At the surface this seems to be pretty simple. In fact it is anything but. If we just look at the retail space, spend analysis relies on data from a number of disparate systems. Most retail organizations to this day do not have a single source of information or an enterprise data warehouse where data is available in one location for use by many applications. In mid tier retailers this is almost universal.

In fact in many retail organizations the following systems would require access in order to gain all spend data necessary for analysis by advanced real time analytics and workflow management systems.

  1. Retail ERPS Systems
  2. Retail Planning Systems
  3. Merchandise Management Systems
  4. Supply Chain Management and Execution Systems
  5. Store Operation Systems
  6. Corporate Administration systems
  7. Many New Advanced Analytic Tools and Systems
  8. Spend Cubes

Certainly, if access to this data is available benefits such as instant access to information and better decision making are certain benefits that can be derived from these types of solutions.

The question for most however is how much time is required to conduct this integration. Would retailers be required to create another data repository and is a data mart of this sort really required to drive savings to the bottom line the shortest amount of time?

For many organizations, there are e-negotiation solution providers that offer these same analytics in the form of a professional service that is embedded in their event pricing. This may result in a more expeditious time to market and savings that can impact the organizations bottom line in the present reporting period.

All solutions do not fit all industries and there are generally alternatives worth exploring that may fit your needs more closely at a more economical price point.

We appreciate and look forward to your comments

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On the Twelve Days of e-Procurement Christmas.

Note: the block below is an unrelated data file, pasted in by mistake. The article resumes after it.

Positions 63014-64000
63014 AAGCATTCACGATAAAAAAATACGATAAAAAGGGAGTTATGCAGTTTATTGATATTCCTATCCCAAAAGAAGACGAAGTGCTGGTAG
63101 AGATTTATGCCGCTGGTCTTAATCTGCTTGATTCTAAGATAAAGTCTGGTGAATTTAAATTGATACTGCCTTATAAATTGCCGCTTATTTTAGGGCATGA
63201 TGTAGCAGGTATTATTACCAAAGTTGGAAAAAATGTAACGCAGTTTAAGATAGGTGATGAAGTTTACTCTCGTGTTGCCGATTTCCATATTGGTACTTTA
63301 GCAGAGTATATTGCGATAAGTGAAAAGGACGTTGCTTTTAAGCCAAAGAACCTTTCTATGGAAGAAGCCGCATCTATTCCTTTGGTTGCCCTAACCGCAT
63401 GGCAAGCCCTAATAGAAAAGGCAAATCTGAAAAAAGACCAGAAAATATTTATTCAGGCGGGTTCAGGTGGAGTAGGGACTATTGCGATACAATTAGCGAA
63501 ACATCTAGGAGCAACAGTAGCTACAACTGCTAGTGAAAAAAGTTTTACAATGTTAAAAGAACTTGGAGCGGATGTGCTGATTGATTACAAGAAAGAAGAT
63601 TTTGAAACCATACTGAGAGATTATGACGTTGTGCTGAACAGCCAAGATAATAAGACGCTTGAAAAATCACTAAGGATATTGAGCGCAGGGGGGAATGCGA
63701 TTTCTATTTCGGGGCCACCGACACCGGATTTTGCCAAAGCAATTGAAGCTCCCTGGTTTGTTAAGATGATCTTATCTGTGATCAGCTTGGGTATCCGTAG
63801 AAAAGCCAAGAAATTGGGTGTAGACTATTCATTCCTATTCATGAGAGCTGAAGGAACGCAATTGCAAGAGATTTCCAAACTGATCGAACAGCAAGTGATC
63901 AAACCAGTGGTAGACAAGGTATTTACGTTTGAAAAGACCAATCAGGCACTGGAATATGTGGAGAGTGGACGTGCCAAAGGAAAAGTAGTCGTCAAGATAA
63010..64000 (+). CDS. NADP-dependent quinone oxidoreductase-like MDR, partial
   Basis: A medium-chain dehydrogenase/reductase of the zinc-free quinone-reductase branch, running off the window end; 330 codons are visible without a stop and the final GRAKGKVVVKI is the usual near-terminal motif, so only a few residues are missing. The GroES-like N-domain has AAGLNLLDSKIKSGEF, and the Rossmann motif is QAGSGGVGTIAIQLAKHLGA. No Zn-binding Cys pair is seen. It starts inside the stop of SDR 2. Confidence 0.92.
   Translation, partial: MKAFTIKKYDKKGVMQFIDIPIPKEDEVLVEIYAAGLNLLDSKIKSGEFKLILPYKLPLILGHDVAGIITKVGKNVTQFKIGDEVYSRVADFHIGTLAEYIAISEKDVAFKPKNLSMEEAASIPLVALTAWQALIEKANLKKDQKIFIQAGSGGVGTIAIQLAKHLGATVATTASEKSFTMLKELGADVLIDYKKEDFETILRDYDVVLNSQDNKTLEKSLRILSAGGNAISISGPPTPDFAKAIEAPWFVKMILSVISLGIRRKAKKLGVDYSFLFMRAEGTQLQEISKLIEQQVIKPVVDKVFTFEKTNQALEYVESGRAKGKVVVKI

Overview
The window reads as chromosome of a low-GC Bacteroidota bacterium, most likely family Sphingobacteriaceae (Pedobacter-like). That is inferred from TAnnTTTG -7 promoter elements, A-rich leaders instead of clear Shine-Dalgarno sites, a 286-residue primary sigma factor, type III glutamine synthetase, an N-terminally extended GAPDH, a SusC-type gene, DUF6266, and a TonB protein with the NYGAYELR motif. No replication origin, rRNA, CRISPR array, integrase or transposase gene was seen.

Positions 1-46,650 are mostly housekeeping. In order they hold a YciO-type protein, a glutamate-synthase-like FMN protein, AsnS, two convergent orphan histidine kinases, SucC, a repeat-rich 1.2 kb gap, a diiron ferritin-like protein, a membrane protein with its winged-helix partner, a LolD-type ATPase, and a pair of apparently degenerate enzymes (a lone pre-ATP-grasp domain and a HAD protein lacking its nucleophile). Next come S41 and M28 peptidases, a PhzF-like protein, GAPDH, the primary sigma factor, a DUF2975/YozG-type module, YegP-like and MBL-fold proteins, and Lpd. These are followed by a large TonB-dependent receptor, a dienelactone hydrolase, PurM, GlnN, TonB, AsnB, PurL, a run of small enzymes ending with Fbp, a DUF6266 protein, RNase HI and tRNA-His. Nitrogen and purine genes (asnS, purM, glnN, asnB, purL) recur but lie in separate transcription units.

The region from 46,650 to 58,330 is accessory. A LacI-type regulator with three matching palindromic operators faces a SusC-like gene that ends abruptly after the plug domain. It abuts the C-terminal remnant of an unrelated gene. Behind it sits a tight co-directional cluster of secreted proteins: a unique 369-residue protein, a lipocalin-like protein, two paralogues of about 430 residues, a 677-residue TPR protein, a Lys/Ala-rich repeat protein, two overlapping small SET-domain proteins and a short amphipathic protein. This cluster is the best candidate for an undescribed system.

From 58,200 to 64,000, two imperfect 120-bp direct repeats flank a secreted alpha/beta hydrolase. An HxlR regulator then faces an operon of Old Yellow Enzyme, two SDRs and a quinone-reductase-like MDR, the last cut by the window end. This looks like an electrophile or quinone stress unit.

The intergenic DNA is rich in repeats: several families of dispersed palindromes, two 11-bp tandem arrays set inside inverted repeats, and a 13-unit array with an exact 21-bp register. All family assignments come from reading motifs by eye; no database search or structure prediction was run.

Wednesday, December 13th, 2017

 

Todays post is a holiday favorite by our CEO from our SafeSourcing Archives.

  1. On the first day of Christmas our e-procurement service provider gave to us, a streamlined procurement process.
  2. On the second day of Christmas our e-service provider gave to us, more suppliers to source our goods from.
  3. On the third day of Christmas our e-procurement service provider gave to us, pricing that works for smallest categories..
  4. On the fourth day of Christmas our e-procurement service provider gave to us, consistent and customized product specifications.
  5. On the fifth day of Christmas our e-procurement service supplier gave to us, more time for other priorities.
  6. On the sixth day of Christmas our e-procurement service provider gave to us, improved quality in our products.
  7. On the seventh day of Christmas our e-procurement service supplier gave to us, better supplier education.
  8. On the eighth day of Christmas our e-procurement service provider gave to us, a simple award of business process.
  9. On the ninth day of Christmas our e-procurement service provider gave to us, support for a better carbon footprint.
  10. On the tenth day of Christmas our e-procurement service supplier gave to us, total category e-procurement.
  11. On the eleventh day of Christmas our e-procurement service provider gave to us, safer products for our customers and planet.